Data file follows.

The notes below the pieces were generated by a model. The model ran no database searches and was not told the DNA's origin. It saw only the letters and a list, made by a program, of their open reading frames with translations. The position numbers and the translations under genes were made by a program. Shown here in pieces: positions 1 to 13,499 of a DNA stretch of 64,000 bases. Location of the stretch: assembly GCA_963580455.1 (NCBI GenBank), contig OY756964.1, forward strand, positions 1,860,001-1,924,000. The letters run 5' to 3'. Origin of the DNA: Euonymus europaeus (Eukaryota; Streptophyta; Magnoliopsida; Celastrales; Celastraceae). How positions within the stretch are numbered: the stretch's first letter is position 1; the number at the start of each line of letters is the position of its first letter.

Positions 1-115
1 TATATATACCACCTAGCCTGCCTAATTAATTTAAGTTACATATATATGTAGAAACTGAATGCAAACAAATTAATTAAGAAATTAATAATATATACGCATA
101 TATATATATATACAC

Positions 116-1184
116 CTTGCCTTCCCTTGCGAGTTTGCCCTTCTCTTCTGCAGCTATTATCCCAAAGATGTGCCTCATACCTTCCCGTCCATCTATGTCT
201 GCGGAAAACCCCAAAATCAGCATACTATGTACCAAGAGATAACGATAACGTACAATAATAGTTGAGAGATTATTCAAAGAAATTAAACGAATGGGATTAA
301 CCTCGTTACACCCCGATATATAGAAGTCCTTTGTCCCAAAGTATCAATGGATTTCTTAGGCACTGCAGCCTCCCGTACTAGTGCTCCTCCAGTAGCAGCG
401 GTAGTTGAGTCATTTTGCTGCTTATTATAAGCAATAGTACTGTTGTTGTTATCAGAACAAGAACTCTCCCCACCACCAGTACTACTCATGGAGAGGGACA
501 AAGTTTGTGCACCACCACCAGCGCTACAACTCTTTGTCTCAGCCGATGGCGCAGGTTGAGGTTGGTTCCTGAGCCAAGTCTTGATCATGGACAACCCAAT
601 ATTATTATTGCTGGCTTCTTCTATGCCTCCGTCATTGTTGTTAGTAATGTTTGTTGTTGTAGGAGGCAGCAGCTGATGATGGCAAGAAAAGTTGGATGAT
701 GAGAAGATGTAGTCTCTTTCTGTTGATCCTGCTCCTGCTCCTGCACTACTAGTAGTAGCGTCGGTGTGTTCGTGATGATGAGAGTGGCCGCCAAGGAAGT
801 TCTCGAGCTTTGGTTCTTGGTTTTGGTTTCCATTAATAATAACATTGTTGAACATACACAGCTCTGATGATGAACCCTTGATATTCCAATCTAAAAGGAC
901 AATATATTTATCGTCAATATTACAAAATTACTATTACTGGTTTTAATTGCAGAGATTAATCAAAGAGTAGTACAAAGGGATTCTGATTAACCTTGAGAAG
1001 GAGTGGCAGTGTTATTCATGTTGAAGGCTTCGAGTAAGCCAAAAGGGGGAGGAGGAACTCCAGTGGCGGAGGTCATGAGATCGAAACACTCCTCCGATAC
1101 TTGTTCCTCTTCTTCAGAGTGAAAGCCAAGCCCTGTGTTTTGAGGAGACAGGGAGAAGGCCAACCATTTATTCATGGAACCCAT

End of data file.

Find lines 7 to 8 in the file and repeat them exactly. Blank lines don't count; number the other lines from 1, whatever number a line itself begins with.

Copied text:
201 GCGGAAAACCCCAAAATCAGCATACTATGTACCAAGAGATAACGATAACGTACAATAATAGTTGAGAGATTATTCAAAGAAATTAAACGAATGGGATTAA
301 CCTCGTTACACCCCGATATATAGAAGTCCTTTGTCCCAAAGTATCAATGGATTTCTTAGGCACTGCAGCCTCCCGTACTAGTGCTCCTCCAGTAGCAGCG